Some five hundred years ago in Prayag (modern-day Allahabad), Lord Chaitanya Mahaprabhu, who is Krishna Himself appearing as a devotee of Krishna, instructed Rupa Goswami for ten days in the science of devotional service. Rupa Goswami later compiled those instructions into his classic work, Bhakti-rasamrita-sindhu. Two verses at the beginning of this book present the qualities and characteristics of pure devotional service:

anyabhilashita-shunyam
jnana-karmady-anavritam
anukulyena krishnanu-
shilanam bhaktir uttama

“When first-class devotional service develops, one must be devoid of all material desires, knowledge obtained by monistic philosophy, and fruitive action. The devotee must constantly serve Krishna favorably, as Krishna desires.” (1.1.11)

sarvopadhi-vinirmuktam
tat-paratvena nirmalam
hrishikena hrishikesha-
sevanam bhaktir uchyate

Bhakti, or devotional service, means engaging all our senses in the service of the Lord, the Supreme Personality of Godhead, the master of all the senses. When the spirit soul renders service unto the Supreme, there are two side effects. One is freed from all material designations, and one’s senses are purified simply by being employed in the service of the Lord.” (1.1.2)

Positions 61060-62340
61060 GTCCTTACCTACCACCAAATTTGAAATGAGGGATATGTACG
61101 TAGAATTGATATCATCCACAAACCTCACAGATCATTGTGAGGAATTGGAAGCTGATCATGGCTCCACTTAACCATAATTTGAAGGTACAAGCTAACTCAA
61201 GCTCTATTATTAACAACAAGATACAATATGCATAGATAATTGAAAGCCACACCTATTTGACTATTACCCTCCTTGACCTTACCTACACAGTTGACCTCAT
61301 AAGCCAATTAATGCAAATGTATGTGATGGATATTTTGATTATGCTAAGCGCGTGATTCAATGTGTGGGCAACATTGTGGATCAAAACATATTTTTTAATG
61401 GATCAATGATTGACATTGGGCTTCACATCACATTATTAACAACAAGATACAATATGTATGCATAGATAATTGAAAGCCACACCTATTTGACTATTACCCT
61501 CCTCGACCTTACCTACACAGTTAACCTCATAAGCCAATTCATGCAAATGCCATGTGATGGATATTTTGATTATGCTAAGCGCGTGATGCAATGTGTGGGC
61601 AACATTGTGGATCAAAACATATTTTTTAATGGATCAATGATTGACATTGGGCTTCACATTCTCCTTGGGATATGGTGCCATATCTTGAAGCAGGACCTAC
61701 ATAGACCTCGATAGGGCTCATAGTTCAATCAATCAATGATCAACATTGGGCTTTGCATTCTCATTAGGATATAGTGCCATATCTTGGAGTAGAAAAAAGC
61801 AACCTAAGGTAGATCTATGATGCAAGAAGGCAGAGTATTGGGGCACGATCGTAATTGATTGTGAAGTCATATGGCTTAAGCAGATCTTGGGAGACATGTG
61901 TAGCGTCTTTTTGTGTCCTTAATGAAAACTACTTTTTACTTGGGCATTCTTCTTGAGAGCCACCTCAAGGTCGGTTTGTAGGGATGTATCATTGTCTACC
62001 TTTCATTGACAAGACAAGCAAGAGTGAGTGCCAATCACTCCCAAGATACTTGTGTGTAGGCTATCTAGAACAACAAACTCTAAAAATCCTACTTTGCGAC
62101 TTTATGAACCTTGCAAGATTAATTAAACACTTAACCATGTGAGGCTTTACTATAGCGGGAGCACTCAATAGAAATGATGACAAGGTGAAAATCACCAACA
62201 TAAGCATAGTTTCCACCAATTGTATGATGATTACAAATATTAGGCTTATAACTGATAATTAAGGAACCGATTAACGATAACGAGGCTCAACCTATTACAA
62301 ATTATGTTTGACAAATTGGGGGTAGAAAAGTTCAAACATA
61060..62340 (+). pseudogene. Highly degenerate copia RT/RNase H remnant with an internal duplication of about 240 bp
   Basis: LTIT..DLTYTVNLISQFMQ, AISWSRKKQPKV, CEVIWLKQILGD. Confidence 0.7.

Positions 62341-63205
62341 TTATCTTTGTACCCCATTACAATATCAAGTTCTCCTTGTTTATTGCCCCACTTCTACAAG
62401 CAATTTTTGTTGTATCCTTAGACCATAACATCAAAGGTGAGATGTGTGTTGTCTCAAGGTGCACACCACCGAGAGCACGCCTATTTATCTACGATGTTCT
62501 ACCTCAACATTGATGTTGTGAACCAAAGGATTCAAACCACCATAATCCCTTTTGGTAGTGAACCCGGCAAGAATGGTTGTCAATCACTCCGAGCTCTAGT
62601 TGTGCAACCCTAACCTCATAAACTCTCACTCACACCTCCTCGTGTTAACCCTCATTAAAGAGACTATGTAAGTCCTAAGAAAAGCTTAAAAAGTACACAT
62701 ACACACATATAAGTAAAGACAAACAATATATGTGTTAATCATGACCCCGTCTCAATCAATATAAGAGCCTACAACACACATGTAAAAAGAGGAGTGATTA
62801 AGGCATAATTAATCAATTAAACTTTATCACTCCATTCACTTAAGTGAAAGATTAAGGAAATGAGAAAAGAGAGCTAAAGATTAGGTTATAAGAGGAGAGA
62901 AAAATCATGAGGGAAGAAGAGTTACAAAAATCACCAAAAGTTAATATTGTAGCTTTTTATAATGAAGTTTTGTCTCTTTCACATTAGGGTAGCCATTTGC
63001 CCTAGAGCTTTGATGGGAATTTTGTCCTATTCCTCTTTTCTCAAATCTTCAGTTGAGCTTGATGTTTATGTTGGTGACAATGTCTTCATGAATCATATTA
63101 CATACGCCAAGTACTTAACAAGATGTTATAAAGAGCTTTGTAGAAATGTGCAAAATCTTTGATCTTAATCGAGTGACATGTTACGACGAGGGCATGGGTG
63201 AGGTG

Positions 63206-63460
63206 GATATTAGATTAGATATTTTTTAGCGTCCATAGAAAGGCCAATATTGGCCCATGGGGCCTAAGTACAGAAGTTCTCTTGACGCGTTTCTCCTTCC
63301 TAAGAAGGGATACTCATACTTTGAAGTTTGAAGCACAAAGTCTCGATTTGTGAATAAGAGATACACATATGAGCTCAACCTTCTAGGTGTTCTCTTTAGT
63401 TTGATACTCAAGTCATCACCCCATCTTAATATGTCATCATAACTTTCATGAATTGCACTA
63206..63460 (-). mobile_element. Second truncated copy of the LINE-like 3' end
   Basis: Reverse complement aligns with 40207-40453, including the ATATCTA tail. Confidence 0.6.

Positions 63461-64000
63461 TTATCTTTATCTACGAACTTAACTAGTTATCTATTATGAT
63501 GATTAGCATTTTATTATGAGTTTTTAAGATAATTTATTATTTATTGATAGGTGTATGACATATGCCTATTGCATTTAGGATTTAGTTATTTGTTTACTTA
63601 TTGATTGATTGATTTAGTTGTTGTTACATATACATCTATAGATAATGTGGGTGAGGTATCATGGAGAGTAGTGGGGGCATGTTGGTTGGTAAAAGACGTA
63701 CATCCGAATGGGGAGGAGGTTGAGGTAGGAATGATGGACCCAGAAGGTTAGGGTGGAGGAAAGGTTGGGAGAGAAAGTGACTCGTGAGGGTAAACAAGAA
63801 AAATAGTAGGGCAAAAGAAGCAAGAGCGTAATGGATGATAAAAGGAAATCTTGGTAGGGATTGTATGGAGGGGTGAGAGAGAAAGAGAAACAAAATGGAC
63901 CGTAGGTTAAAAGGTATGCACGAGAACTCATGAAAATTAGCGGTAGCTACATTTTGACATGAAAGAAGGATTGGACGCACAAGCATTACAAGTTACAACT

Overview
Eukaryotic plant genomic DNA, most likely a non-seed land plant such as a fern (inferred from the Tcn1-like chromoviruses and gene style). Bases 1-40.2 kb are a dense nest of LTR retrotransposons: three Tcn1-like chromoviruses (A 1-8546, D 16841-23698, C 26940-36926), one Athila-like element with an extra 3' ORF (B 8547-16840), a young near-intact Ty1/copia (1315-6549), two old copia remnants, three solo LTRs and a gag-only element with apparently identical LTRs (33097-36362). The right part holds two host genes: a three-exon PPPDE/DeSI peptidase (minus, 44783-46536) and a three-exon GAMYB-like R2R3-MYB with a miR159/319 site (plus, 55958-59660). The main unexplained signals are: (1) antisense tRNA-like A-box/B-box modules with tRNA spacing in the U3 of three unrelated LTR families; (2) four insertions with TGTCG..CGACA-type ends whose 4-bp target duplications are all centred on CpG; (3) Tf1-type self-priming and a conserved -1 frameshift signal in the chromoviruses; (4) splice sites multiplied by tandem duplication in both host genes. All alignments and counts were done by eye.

Exploring Pure Devotional Service

When one develops an unflinching sense of ownership or possessiveness in relation to the Lord—when one thinks that Krishna and Krishna alone is the object of one’s love and one’s concept of kinship is reposed in Him—such an awakening is called bhakti. Krishna and His servant, bound by love, cannot leave each other.

The servant may be bound to Krishna Himself or to one of His incarnations, such as Lord Ramachandra. One example of this love is found in Anupama (also known as Vallabha), the younger brother of Rupa Goswami and Sanatana Goswami. Anupama passed away in Prayag. Later, when Lord Chaitanya met Sanatana Goswami in Jagannatha Puri, He told Sanatana, “Your brother Anupama is now dead. He was a very good devotee who had firm conviction in Raghunatha [Lord Ramachandra].”